Perhaps it’s because I can’t even draw a proper stick figure, but I am not into fine art. I have visited museums and galleries. I have a few prints hanging on my walls at home (usually because they match the interior paint color of a particular room). But I have never understood why so many people buy or collect works of art. Until now.
In the January She Reads book club selection, The Art Forger by B. A. Shapiro, you are introduced to the psychology of the art collector. It’s amazing what some people will do to possess a masterpiece. Yes, many buy (or steal) paintings because they are interested in the monetary value of the work, but others just want to possess the thing. It’s like watching a really high-brow episode of the TV show American Pickers–you can’t imagine what would drive a person to buy something of value only to let it sit alone in a shed or hang on a wall in a locked room. But to the collector, the value is in the having.
Or in the sharing. Known as America’s first patroness of the arts, Isabella Stewart Gardner inspired The Art Forger. Gardner was a serious collector in the late 19th and early 20th century, who rubbed elbows with John Singer Sargent, Henry James, James Whistler and other important artists of her generation. She created the museum that bears her name in Boston so that the public could enjoy her artistic treasures, but in 1990, the museum was the victim of one of the largest art heists in history. Two men dressed as police officers overtook the security guards and stole thirteen pieces of art, including Rembrandt’s Storm of the Sea of Galilee, Vermeer’s The Concert and works by Degas and Manet. To date, no one has been arrested for the theft and the paintings have not been recovered. This real-life heist provides some of the mystery and drama in The Art Forger.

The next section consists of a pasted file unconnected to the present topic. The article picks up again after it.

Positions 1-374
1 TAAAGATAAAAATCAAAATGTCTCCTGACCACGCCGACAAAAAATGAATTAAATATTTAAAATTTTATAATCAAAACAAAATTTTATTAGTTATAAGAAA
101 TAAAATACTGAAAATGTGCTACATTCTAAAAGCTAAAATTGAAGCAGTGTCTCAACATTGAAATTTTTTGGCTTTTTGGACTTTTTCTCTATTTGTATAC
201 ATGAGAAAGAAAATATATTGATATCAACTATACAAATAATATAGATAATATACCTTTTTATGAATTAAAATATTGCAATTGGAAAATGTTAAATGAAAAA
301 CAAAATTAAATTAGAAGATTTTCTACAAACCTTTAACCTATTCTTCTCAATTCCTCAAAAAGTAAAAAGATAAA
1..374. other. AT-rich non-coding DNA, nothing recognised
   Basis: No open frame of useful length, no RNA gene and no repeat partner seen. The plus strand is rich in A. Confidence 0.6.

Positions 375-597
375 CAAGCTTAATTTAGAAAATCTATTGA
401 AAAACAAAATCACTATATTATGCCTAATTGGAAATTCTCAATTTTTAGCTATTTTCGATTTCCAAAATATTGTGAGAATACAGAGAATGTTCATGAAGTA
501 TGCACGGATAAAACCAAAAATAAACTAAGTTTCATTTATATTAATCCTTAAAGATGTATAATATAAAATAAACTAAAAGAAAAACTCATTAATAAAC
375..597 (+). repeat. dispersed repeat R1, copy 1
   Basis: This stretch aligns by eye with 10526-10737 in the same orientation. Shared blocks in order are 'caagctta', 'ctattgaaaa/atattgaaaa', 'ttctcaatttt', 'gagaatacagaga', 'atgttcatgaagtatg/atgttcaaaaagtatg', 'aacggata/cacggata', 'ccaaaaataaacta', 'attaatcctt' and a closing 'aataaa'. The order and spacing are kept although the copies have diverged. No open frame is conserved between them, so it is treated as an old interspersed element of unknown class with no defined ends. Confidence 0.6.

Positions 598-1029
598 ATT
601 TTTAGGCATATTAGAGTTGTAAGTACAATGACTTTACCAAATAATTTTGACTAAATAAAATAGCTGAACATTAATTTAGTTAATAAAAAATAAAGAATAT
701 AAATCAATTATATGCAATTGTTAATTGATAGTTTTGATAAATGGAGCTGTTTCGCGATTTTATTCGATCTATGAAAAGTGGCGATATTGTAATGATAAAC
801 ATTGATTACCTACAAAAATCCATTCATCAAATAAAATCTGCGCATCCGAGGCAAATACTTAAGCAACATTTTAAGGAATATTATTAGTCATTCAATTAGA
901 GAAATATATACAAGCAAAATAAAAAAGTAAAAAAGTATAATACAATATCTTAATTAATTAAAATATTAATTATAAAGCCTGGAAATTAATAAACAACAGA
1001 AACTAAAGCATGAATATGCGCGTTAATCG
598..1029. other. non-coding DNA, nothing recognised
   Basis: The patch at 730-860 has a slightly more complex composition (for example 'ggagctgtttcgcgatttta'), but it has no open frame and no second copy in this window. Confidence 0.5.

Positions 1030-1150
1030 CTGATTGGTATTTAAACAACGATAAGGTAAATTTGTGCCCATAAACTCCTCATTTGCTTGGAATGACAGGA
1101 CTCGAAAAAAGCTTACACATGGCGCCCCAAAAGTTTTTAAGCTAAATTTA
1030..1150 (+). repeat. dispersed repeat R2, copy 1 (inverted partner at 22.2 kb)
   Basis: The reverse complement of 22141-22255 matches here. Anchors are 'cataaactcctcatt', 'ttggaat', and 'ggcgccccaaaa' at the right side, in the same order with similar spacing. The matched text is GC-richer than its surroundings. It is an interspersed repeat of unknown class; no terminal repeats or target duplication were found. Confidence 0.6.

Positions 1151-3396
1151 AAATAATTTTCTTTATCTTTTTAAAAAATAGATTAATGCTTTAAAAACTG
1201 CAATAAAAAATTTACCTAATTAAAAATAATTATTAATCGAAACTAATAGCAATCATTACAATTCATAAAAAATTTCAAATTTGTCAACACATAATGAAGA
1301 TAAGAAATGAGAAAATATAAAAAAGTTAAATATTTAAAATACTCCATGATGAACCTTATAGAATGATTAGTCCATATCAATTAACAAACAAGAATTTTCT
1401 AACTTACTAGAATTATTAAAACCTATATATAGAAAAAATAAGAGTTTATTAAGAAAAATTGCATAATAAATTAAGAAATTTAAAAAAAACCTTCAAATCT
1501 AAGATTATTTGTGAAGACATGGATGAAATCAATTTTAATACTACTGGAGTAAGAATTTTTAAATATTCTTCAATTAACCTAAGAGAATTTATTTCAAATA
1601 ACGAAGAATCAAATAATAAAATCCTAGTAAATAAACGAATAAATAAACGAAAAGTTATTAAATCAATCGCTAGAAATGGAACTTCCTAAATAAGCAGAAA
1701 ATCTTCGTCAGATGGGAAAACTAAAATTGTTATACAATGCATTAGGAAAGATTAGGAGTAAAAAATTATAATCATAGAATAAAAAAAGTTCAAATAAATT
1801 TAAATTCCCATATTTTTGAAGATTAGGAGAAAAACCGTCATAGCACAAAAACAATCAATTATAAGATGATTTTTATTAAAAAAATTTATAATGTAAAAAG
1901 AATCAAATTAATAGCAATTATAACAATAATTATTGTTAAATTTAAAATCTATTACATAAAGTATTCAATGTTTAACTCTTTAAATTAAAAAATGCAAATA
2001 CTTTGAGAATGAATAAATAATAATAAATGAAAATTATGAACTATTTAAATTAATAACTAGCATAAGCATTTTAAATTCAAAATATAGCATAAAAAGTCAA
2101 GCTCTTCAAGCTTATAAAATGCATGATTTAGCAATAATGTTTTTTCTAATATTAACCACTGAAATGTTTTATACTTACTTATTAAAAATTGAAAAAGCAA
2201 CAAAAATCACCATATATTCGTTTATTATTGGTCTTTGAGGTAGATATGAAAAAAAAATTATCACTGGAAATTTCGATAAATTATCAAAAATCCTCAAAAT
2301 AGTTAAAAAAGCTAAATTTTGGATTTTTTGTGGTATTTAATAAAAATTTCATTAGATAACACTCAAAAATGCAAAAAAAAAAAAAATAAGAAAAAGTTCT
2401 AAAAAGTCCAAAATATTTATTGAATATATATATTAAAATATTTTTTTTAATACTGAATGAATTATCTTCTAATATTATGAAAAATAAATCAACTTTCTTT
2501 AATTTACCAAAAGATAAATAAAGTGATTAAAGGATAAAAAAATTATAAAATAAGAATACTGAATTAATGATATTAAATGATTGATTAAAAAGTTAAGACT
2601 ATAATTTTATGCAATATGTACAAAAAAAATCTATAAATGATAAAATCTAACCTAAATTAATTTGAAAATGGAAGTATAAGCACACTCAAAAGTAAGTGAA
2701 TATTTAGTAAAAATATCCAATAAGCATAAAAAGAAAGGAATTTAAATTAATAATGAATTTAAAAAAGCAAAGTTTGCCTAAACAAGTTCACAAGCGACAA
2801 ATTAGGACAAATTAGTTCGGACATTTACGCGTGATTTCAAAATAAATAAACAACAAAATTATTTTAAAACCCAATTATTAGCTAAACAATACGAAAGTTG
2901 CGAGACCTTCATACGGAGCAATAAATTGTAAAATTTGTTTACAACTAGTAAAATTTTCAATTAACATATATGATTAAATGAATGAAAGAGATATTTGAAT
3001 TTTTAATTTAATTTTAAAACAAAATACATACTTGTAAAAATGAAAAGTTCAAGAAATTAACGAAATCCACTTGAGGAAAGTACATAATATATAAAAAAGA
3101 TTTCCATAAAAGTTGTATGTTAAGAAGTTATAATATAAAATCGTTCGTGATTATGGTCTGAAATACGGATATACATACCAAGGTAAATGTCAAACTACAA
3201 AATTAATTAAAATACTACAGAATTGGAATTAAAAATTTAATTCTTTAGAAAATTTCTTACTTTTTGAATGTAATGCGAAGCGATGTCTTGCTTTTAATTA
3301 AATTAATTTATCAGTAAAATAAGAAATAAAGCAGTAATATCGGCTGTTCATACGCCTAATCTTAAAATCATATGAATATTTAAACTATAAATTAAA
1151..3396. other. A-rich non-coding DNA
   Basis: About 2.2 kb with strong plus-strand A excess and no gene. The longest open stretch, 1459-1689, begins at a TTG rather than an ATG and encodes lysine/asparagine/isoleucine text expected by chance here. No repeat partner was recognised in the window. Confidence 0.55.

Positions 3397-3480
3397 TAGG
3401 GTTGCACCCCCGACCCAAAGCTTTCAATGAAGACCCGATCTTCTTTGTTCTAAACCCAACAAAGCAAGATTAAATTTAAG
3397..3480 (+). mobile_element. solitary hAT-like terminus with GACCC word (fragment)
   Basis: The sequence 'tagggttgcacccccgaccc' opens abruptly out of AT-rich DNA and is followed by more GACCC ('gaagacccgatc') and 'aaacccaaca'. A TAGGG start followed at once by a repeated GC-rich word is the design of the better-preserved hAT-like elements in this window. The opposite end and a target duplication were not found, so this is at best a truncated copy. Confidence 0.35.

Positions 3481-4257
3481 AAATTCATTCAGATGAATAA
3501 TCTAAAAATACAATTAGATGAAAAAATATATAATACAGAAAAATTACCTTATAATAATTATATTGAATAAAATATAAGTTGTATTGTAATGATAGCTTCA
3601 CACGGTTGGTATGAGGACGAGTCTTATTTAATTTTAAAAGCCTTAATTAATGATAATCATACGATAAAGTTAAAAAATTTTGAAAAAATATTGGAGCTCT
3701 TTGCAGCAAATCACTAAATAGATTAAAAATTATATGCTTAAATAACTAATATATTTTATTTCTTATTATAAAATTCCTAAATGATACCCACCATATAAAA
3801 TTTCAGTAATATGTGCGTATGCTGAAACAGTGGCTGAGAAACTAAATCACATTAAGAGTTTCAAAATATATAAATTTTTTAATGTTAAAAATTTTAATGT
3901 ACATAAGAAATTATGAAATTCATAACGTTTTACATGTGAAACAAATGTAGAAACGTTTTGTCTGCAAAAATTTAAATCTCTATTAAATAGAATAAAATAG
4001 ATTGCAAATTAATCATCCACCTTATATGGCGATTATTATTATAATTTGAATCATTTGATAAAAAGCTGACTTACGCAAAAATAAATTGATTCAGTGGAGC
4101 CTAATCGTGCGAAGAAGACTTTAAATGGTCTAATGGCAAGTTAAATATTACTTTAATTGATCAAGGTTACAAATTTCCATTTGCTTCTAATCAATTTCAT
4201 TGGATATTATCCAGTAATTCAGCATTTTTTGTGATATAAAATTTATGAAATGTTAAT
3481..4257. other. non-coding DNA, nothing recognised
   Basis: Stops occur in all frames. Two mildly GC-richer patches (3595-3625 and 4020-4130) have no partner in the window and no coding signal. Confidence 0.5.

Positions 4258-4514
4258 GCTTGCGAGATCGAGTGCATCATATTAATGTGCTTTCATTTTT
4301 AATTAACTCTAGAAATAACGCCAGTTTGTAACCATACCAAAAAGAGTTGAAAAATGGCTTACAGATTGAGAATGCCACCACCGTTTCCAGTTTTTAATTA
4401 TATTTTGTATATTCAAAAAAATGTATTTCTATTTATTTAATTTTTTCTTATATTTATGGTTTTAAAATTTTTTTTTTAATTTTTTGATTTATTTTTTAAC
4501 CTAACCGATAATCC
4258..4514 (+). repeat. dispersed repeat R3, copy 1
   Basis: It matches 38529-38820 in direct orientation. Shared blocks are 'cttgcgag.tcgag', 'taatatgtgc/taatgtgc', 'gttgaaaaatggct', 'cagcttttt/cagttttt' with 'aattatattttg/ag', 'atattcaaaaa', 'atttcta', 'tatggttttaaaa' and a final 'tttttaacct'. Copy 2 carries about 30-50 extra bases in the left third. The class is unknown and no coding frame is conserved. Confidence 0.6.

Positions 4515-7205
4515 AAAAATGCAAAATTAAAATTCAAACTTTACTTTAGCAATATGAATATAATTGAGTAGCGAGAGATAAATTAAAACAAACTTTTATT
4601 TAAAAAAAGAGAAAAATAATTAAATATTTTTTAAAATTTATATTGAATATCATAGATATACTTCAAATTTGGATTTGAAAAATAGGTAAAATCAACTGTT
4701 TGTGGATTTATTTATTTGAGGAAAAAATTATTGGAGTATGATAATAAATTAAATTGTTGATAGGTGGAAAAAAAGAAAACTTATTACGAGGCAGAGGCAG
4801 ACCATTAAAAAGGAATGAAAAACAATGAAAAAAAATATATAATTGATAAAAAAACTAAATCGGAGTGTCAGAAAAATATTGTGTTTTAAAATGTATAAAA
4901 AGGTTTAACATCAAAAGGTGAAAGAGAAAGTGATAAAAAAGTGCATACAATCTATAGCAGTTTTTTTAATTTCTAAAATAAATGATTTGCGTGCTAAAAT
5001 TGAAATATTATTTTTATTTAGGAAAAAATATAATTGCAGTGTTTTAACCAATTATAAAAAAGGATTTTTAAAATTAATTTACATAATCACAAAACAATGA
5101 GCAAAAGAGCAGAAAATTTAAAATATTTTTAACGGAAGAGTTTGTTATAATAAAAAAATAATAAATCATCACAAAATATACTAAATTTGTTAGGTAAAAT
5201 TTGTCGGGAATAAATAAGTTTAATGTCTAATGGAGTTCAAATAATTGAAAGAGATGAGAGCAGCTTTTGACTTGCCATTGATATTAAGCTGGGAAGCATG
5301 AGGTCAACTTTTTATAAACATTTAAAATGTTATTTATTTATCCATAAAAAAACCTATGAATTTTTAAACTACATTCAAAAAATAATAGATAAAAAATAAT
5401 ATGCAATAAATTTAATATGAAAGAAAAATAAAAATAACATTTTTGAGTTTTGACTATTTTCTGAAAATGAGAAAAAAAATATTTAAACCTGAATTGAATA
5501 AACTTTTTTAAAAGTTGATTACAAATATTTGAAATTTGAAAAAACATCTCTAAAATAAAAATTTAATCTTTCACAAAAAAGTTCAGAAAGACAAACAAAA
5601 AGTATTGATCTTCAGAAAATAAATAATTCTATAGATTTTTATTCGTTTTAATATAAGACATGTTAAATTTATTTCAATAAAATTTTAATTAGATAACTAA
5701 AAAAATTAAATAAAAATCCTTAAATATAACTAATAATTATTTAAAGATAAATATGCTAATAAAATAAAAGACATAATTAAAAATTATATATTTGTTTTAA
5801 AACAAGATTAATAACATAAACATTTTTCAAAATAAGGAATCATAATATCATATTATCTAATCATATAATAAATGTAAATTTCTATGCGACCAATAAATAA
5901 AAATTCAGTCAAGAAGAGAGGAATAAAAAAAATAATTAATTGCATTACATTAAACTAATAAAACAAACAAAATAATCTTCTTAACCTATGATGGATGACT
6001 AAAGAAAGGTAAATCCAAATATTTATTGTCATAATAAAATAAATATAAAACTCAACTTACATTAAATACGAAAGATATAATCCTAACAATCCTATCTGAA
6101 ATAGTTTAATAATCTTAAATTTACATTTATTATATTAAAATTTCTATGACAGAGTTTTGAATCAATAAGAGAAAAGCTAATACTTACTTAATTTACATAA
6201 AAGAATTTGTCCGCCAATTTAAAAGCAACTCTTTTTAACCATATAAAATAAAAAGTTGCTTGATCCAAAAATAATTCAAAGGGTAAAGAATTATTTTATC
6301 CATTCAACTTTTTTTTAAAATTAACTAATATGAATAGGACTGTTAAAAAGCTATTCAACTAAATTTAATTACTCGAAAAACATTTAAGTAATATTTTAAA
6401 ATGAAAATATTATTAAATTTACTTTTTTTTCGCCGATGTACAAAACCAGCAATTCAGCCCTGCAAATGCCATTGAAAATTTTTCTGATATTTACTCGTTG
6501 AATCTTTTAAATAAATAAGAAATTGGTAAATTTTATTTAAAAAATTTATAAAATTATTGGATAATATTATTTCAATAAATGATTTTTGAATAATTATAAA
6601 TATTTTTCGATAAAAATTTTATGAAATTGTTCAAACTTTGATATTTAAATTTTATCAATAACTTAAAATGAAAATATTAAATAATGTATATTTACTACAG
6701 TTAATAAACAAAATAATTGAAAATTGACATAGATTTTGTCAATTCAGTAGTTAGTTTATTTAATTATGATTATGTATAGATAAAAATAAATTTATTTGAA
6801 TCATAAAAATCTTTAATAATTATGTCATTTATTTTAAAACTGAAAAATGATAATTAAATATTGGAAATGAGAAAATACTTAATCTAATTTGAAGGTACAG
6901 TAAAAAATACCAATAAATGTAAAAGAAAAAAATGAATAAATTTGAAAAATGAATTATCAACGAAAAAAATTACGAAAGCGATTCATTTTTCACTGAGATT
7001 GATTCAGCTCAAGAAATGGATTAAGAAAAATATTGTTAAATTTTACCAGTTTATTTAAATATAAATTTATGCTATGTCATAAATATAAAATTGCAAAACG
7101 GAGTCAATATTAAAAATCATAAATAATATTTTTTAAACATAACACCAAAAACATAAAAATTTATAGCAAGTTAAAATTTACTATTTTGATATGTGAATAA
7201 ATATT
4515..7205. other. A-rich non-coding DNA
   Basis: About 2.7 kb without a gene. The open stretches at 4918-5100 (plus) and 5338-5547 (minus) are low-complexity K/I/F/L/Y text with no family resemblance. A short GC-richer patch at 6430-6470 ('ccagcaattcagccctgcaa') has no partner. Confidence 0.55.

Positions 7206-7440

Shapiro also plants us in the mind of the artist. The novel’s protagonist, Claire Roth, is a talented painter who has been shunned by the Boston art community. She eeks out a living copying well-known paintings for Reproductions.com. When someone from her past offers her a career-changing opportunity, Claire must decide if she will pursue her dream of becoming a well-known artist through questionable means.
B. A. Shapiro’s research into the techniques and history of famous art forgers is evident. Those who enjoyed the historical fiction Girl with a Pearl Earring by Tracy Chevalier will appreciate Shapiro’s fictionalized letters from Belle Gardner. The book moves seamlessly back and forth between Belle’s world, the backstory that led to Claire Roth becoming blacklisted in the art community, and the present day mystery behind one of the paintings missing from the Gardner Museum.
To learn more about The Art Forger by B. A. Shapiro, visit the She Reads website. There you’ll find posts by both the author and links to reviews by other She Reads bloggers who have read and enjoyed the book.